Monday, March 26, 2012

I'll Call Him "Lucky" - An Unbelievable Hunting Photo

I almost forgot to blog this, but now I am a little giddy thinking about it.  I was going through old pictures from my camera and found the following shots that I had nearly forgotten about from back in small game hunting season.  It was an incredibly freak thing and I had to share it!

During the last week of the small game season, I set-up in one of my favorite little patches of woods and waited for squirrels to come out.  I was carrying my grandfather's old Mossberg .22 mag rimfire rifle - a change-up from my typical Marlin .22.  As usual with that gun, I aim for the head in an attempt to not ruin any meat.  The hour or so I spent there was a little slow, but I ended up bagging one squirrel.  When I got him home to clean, I noticed something that made my jaw drop.

So, as I mentioned, this is one of my favorite patches of woods and I had hunted there quite a few times throughout the year.  Mary May and I are the only two who hunt this particular area of private land.  Unfortunatley, I had missed a few squirrels there this season as the open sites on the  guns aren't always easy to line up - especially at longer ranges.  There might have been a little user error too.  This particular squirrel had gotten lucky a few weeks earlier, as I noticed a bullet hole that went through one ear, took some of the hair off the top of his head, and went out the other ear.  Talk about a close call!  But I guess squirrels only have two lives as he is now in the freezer and will soon be part of a squirrel pot-pie.  If you want the recipe, feel free to email.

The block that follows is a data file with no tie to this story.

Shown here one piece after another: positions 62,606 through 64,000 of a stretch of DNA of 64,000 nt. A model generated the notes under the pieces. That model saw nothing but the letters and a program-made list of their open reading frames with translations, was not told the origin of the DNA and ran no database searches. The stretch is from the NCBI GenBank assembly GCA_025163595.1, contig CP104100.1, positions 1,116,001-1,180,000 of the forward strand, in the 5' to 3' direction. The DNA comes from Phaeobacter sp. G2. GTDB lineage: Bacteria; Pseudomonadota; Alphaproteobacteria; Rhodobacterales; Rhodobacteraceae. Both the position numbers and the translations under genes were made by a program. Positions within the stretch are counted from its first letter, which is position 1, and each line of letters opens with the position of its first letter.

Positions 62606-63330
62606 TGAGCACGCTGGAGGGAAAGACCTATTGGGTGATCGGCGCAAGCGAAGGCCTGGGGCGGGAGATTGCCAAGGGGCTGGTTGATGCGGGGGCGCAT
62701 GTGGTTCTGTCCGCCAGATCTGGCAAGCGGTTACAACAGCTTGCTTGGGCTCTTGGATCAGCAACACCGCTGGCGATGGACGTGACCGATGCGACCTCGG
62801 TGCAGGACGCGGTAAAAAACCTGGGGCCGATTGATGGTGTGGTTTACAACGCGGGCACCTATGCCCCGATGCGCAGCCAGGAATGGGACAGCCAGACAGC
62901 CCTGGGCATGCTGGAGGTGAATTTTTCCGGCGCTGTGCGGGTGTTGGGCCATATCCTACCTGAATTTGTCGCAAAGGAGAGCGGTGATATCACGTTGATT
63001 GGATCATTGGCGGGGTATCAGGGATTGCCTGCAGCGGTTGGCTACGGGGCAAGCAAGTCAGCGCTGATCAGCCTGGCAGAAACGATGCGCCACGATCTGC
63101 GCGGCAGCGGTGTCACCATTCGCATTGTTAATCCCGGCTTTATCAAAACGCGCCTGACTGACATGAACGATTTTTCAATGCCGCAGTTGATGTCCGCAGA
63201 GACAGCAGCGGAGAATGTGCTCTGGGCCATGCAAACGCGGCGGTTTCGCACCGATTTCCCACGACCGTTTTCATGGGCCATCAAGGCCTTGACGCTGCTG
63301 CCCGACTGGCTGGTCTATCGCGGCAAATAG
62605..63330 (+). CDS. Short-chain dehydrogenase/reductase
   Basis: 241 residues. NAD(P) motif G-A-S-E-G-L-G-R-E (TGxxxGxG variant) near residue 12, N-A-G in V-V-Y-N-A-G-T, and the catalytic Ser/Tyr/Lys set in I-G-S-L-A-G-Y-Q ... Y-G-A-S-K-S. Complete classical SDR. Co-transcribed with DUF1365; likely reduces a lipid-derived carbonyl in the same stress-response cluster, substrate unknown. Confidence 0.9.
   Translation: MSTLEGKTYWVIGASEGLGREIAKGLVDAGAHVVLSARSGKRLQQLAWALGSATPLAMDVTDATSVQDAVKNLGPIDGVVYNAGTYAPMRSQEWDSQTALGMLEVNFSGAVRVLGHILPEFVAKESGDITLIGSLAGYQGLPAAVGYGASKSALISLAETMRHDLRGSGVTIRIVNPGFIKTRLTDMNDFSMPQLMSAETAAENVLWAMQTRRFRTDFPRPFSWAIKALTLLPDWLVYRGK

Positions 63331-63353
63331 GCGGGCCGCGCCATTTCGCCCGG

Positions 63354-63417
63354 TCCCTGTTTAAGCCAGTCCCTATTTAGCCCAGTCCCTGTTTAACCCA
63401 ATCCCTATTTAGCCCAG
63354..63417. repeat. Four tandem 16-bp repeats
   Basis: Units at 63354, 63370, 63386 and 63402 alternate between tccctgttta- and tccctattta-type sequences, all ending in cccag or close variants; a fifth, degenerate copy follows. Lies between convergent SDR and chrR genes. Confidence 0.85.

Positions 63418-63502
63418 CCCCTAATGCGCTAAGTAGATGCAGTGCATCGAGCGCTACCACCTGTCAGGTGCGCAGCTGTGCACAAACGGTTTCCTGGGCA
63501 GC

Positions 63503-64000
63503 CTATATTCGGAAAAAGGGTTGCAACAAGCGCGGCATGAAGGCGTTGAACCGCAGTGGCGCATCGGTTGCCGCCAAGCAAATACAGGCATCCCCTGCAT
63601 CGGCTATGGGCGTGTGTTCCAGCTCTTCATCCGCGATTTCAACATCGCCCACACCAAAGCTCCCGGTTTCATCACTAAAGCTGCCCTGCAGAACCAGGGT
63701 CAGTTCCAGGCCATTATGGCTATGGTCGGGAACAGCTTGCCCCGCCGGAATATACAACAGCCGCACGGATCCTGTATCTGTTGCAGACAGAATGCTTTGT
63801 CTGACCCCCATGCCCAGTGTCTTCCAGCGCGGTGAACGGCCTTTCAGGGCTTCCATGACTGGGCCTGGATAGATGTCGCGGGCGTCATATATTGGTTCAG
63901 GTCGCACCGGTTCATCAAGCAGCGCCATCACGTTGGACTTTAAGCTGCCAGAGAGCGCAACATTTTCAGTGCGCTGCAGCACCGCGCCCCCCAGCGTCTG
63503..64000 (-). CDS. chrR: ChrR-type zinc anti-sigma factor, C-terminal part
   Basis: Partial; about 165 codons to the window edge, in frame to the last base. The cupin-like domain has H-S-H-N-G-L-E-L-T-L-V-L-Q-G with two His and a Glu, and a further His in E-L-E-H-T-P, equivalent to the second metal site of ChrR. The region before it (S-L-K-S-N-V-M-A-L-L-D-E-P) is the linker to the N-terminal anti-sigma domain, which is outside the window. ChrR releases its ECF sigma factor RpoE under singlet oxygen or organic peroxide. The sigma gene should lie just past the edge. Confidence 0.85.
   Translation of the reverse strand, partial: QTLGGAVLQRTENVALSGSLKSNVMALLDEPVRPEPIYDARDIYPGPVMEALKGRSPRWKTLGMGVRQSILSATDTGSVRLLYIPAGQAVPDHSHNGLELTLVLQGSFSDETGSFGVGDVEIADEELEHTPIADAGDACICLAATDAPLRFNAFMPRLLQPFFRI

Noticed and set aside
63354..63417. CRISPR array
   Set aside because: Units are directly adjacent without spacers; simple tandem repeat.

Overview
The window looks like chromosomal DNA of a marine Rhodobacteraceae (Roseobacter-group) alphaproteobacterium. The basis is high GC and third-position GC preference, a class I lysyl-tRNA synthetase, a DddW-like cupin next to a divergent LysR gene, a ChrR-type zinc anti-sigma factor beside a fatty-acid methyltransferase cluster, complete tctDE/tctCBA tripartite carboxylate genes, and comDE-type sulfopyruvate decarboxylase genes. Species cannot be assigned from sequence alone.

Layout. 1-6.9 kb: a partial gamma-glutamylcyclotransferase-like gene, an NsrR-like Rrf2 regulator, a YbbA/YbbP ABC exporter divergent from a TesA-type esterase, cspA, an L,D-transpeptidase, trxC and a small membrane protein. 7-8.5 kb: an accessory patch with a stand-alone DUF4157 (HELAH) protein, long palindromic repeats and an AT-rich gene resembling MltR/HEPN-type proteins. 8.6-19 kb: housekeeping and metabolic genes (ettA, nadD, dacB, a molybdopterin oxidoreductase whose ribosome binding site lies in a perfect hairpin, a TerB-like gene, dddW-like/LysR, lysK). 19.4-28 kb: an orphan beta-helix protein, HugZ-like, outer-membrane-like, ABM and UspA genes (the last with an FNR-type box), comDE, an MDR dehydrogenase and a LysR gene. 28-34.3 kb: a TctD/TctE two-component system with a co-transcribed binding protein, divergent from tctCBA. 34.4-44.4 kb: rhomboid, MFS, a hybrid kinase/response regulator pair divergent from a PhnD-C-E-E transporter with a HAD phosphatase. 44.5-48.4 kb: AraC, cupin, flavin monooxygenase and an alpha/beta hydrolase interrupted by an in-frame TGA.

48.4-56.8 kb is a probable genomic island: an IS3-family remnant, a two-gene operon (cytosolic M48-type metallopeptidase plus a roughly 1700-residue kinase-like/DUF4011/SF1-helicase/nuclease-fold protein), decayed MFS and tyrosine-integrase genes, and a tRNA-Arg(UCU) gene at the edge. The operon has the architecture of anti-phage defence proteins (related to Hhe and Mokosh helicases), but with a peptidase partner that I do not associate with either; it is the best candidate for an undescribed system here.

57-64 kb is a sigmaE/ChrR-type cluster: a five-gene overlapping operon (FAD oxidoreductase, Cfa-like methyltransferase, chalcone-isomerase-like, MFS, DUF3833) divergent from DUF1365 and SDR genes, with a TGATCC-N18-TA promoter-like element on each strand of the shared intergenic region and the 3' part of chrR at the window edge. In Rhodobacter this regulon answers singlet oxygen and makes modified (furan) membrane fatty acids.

Tight lines!

Tuesday, March 13, 2012

Oh How I Missed Thee...First River Trip of 2012

Well, this year my kayak fishing has been sporadic, but it is fixing to picking up fast.  Last week I was determined to get on the water.  Instead of chasing white bass, I met my friend Gary at the river in pursuit of largemouth.  I arrived at the launch around 8:15 AM.  The air temp was 40 degrees and water temp wasn't much higher.  To top it off, the water was 1-2 feet above normal and getting dirtier by the minute.  I was sheepishly optimistic, only because I REALLY wanted to catch a few river bass.  The trip was also a bit of a landmark for me.  It was, essentially, my first river trip since November 2010 where I was not in a Jackson Coosa.  Instead, I agreed to test out, give feedback on, and review the Fisher Xtreme kayak by Crescent - a boat Gary is selling.